The problem is, nobody knows, although there are clues.
From the Los Angeles Times:
In a cameras-everywhere culture, science fiction becomes reality
Science fiction writer David Brin calls it "a tsunami of lights" — a future where tiny cameras are everywhere, lighting up everything we do, and even predicting what we'll do next.
Unlike George Orwell's novel "1984," where only Big Brother controlled the cameras, in 2015, cheap, mobile technology has turned everyone into a watcher.
A snowboarder with a GoPro can post a YouTube video of a friend's 540-degree McTwist in the halfpipe. But also — as happened recently — a Penn State fraternity can upload Facebook photos of partially naked, sleeping college women.
A San Jose homeowner cowers behind a locked door while she watches an intruder stroll through her home on a surveillance video. A man launches a drone to spy on his neighbor tanning by her pool. Pet owners monitor their dogs.
With each technological advance, more of our lives — from the humdrum to the hyper-dramatic — is being caught on camera.
That includes the police, whose actions can be recorded by anyone with a camera phone. In South Carolina, a cellphone video released last week showed a police officer firing eight shots at a fleeing man's back. In San Bernardino County, news choppers captured footage of deputies punching and kicking a man as he lay face-down on the ground with his hands behind his back.
"Painting a picture that cameras are everywhere and anywhere is pretty provocative," said Ryan Martin, a technology analyst at 451 Research, but it can also present opportunities to increase accountability and improve safety.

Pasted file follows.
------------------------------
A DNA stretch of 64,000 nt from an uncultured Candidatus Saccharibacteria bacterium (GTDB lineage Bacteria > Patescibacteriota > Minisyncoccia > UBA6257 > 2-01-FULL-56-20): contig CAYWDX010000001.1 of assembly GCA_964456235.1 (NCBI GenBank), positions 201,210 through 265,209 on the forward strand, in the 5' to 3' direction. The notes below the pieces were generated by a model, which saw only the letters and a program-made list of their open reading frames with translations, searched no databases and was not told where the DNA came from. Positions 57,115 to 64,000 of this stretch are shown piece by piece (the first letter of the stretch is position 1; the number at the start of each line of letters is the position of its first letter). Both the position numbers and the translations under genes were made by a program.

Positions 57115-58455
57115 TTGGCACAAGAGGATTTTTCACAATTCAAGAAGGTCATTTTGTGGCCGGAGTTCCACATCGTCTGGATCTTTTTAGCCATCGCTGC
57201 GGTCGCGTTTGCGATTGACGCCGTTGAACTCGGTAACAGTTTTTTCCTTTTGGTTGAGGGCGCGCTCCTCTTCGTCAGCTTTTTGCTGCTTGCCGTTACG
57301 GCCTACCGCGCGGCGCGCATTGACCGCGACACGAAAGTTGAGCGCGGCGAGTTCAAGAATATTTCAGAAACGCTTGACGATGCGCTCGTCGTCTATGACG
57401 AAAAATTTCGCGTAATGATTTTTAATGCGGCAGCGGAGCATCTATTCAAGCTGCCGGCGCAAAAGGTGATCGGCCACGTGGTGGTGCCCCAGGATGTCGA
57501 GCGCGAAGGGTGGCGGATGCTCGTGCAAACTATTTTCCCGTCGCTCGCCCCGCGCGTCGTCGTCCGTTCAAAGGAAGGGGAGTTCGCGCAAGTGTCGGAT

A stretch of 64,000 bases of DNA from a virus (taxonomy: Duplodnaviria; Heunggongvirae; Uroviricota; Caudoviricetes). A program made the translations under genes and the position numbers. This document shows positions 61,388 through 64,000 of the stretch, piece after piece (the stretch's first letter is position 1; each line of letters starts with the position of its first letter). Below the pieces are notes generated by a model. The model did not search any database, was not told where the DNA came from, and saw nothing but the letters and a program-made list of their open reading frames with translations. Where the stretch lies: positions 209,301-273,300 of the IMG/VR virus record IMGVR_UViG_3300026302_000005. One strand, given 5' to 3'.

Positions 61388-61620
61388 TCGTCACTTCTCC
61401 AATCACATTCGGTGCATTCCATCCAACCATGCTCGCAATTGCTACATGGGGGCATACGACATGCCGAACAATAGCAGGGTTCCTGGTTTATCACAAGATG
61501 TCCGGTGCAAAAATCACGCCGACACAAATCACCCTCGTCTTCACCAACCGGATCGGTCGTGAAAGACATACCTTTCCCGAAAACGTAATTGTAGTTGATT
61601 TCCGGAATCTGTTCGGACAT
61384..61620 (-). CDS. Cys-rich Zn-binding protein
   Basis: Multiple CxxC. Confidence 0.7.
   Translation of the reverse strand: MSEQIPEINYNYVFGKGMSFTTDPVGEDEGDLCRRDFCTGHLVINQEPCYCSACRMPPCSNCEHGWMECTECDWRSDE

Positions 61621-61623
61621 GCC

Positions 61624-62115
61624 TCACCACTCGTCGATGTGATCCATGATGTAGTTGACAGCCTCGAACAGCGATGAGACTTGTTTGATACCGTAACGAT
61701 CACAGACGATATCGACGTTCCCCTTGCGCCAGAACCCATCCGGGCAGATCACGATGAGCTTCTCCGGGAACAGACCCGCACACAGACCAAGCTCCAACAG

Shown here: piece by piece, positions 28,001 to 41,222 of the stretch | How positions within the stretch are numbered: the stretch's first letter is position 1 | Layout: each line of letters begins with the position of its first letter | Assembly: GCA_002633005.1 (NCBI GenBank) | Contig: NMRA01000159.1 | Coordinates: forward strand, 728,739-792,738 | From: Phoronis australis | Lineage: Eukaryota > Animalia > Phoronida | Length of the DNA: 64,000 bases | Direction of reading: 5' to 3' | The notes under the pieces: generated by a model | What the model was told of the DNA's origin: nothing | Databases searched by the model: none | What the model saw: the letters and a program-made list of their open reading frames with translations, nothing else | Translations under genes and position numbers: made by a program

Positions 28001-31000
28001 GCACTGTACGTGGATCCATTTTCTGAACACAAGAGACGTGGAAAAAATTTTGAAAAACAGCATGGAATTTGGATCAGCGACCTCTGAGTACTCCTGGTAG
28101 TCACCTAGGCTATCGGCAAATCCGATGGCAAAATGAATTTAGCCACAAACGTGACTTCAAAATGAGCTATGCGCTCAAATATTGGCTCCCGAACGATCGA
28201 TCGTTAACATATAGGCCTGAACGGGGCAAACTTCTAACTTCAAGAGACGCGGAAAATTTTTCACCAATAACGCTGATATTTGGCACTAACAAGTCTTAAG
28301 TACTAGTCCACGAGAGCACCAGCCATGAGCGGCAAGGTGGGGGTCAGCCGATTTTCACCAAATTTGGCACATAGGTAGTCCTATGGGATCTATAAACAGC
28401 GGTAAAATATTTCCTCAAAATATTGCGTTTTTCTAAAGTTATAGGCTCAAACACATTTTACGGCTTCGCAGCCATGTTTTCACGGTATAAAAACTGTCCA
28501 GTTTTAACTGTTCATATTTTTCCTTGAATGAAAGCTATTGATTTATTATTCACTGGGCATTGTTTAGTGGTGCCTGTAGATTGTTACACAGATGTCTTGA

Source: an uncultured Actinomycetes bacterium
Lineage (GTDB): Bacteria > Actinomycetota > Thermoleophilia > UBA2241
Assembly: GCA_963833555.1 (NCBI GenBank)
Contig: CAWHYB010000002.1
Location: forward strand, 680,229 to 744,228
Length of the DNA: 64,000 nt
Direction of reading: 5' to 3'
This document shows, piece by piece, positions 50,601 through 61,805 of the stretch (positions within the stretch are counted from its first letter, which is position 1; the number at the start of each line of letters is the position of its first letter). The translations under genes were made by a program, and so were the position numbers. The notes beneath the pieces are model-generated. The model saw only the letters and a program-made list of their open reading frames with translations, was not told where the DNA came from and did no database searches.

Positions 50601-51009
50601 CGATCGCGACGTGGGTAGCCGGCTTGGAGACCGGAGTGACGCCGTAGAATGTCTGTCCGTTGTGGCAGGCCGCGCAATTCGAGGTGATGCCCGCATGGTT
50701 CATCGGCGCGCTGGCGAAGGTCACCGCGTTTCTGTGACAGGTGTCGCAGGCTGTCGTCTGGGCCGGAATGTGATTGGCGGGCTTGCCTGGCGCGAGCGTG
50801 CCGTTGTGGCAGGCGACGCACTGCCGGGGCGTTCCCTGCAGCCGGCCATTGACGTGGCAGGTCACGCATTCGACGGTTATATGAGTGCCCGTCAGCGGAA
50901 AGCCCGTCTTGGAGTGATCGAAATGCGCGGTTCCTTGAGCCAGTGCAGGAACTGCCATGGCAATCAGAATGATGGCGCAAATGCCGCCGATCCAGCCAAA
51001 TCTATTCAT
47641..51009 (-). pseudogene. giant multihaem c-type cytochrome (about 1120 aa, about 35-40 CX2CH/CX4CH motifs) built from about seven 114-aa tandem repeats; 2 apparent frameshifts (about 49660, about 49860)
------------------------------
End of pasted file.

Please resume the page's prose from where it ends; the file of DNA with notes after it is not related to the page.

There are 245 million surveillance cameras installed worldwide, according to research firm IHS, and the number increases by 15% a year.
Surveillance technologies are evolving in fascinating ways. Google researchers are developing a camera small enough to fit on a contact lens.
That may be years off, but other cutting-edge ideas are hitting the market now.
ParaShoot is selling a $199 HD camera that's light enough to wear on a necklace or stick to a wall or car dashboard. "Never miss the meaningful moments again," the company touts.
Another company, Bounce Imaging, is manufacturing a throwable camera shaped like a ball, with police departments as the target customer. The omni-directional cameras can literally take pictures on the fly and instantly transmit pictures to a smartphone.
"You can throw a security camera into it and as it flies through the air it's taking pictures," said Bounce chief executive Francisco Aguilar. It's like "a bunch of security cameras facing all directions in the room."
It's the size of a softball, but the company is working on shrinking it to golf-ball dimensions. The ball can also be mounted inconspicuously atop a pole for 360-degree surveillance.You can go with anti-facial recognition makeup as highlighted in 2013's "How to Hide From Cameras":
A company called Axiom is making body cameras for police. In the near future, says general manager Marcus Womack,videos could be instantly uploaded to the Internet over Wi-Fi or cellular networks for live streaming.
The camera is the easy part, he said. "It's dependent on mobile networks being able to support the streaming media."
As surveillance spreads, huge volumes of video data are growing beyond the ability of humans to sift through it all. Technologists are turning to artificial intelligence to take over the grunt work....MORE
but this raises its own set of problems, not the least of which is taking a half hour to apply just so you can go down to the lobby.
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